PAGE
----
Besides a monolithic HE warhead, the rockets can be fitted with a variety of warheads including pre-fragmented high explosive, anti-tank bomblet, anti-tank minelet warhead, anti-personnel mines plus incendiary practice and pilot shot. These dramatically enhance the rocket’s lethality with the pre-fragmented warhead delivering 25% to 30% more destructive power than the basic HE warhead. Using an HMX-based composition, then anti-tank bomblets / minelets are able to achieve 150mm armour penetration, making the Pinaka quite useful against armour.
The Pinaka is combined with the Sagem 30 artillery pointing navigation system to improve its efficacy.
But what it actually is ?
Pinaka is a form of Rocket Artillery. Unlike conventional artillery (howitzers & mortars), Pinaka & in general rocket artillery employs “shoot-and-scoot” (alternatively, fire-and-move) technique.
It is an artillery tactic of firing at a target and then immediately moving away from the location from where the shots were fired to avoid counter-battery fire from enemy artillery.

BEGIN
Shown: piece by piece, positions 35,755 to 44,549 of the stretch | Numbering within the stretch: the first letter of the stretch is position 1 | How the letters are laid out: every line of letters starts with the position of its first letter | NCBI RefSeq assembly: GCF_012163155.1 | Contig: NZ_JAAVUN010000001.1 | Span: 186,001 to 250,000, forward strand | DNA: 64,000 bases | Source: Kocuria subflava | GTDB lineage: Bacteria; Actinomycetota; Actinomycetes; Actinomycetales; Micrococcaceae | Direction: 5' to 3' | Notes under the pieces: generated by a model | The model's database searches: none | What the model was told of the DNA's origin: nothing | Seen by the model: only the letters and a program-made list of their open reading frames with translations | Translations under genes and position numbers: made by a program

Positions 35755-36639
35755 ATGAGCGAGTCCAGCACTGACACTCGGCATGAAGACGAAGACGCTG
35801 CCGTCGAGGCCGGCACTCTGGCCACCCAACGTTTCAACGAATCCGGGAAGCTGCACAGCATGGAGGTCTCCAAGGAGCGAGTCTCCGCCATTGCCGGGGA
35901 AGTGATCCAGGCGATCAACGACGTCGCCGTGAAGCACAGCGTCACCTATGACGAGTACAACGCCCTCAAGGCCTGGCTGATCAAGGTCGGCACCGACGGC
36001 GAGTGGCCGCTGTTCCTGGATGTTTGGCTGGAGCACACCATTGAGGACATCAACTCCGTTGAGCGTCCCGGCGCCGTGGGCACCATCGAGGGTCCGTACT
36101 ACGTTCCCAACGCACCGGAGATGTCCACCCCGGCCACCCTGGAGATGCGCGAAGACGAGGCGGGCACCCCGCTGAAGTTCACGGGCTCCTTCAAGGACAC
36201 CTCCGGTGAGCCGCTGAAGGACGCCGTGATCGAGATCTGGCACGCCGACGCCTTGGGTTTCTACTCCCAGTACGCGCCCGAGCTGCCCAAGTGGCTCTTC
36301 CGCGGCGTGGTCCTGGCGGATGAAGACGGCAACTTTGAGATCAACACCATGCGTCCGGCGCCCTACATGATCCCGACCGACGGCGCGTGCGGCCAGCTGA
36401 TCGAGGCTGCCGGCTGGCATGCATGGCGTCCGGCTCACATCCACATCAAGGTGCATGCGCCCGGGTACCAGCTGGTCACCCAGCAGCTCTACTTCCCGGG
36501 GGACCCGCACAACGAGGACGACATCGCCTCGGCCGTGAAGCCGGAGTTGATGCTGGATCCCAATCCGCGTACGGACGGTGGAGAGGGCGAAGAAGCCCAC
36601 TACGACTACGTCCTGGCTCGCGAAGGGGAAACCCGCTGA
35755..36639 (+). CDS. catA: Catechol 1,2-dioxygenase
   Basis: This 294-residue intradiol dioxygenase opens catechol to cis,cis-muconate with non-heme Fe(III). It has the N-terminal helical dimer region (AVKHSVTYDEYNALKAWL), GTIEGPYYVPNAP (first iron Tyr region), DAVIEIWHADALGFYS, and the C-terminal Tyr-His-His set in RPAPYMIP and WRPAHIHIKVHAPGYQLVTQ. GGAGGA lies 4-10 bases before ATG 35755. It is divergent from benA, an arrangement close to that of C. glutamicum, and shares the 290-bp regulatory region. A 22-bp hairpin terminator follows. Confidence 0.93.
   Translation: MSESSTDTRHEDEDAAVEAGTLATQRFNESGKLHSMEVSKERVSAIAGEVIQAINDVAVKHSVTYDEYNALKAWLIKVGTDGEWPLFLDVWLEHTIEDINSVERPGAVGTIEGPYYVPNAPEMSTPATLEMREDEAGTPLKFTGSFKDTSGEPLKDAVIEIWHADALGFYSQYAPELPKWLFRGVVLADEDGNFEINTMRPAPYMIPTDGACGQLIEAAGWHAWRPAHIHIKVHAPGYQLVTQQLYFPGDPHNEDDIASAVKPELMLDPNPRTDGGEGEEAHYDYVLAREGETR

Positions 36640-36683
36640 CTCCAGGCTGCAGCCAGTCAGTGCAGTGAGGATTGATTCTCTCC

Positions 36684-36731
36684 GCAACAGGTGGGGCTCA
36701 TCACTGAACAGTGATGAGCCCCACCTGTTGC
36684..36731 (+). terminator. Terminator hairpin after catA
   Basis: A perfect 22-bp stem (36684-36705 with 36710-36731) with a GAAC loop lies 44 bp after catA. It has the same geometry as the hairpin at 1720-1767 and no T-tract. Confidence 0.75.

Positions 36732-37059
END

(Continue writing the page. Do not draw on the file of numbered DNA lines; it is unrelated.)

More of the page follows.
Unlike a Bofors or ATAGS howitzer which can sustain fire for longer duration of time, firing comparatively cheap 50 kg shells at ranges of 40 km, Pinaka provides a bigger punch with 12 rockets, each having 100 kg warhead, out to greater ranges.
There are 12 rockets mounted in “barrels” on the back of a TATRA truck. The launcher can move in traverse & elevation, thus targeting a wide spectrum of area.
There are 6 such launcher trucks (total 72 rockets), 6 loader-replenishment vehicles, 3 replenishment vehicles, 2 Command Post vehicle (one stand by) with a Fire Control computer, and the DIGICORA MET radar. This constitutes one “battery” of Pinaka MLRS
The first Pinaka regiment was raised on February 2000. Each regiment consists of three such batteries of six Pinakas each, plus reserves.
The Indian Army has plans to operate a total of 10 regiments by 2022 and increase this to 22 within the next 10 years.
All of the 72 rockets can be fired in 44 seconds, completely annihilating an area of 1 square kilometer. Rockets can also be fired in “bursts” or in single shot mode in different directions.
In contingency, each launcher truck can fire autonomously too with its local fire control system.